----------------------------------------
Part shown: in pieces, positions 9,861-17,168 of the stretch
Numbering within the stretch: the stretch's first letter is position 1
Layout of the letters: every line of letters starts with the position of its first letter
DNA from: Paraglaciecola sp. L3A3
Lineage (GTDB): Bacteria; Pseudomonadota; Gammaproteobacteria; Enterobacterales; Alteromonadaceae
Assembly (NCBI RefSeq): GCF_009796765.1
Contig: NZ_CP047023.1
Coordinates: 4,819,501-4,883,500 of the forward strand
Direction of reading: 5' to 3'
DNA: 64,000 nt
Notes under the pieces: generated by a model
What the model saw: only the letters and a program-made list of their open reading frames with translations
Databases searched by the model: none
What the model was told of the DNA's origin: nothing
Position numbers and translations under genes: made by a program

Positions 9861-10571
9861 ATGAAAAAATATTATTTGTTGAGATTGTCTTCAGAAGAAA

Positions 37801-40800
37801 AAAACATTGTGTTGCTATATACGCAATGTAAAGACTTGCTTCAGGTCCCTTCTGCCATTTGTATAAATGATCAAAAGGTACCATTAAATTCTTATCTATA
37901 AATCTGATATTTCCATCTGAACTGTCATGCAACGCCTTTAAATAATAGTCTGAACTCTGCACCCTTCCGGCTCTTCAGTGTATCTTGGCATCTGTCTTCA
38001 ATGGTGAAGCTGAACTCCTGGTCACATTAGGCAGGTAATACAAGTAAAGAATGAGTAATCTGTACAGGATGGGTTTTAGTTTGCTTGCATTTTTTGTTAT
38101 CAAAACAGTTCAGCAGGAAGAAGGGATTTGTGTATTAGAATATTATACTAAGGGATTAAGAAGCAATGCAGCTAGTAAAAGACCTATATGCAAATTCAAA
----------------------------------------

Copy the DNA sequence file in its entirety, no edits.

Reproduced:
Part shown: in pieces, positions 9,861-17,168 of the stretch
Numbering within the stretch: the stretch's first letter is position 1
Layout of the letters: every line of letters starts with the position of its first letter
DNA from: Paraglaciecola sp. L3A3
Lineage (GTDB): Bacteria; Pseudomonadota; Gammaproteobacteria; Enterobacterales; Alteromonadaceae
Assembly (NCBI RefSeq): GCF_009796765.1
Contig: NZ_CP047023.1
Coordinates: 4,819,501-4,883,500 of the forward strand
Direction of reading: 5' to 3'
DNA: 64,000 nt
Notes under the pieces: generated by a model
What the model saw: only the letters and a program-made list of their open reading frames with translations
Databases searched by the model: none
What the model was told of the DNA's origin: nothing
Position numbers and translations under genes: made by a program

Positions 9861-10571
9861 ATGAAAAAATATTATTTGTTGAGATTGTCTTCAGAAGAAA

Positions 37801-40800
37801 AAAACATTGTGTTGCTATATACGCAATGTAAAGACTTGCTTCAGGTCCCTTCTGCCATTTGTATAAATGATCAAAAGGTACCATTAAATTCTTATCTATA
37901 AATCTGATATTTCCATCTGAACTGTCATGCAACGCCTTTAAATAATAGTCTGAACTCTGCACCCTTCCGGCTCTTCAGTGTATCTTGGCATCTGTCTTCA
38001 ATGGTGAAGCTGAACTCCTGGTCACATTAGGCAGGTAATACAAGTAAAGAATGAGTAATCTGTACAGGATGGGTTTTAGTTTGCTTGCATTTTTTGTTAT
38101 CAAAACAGTTCAGCAGGAAGAAGGGATTTGTGTATTAGAATATTATACTAAGGGATTAAGAAGCAATGCAGCTAGTAAAAGACCTATATGCAAATTCAAA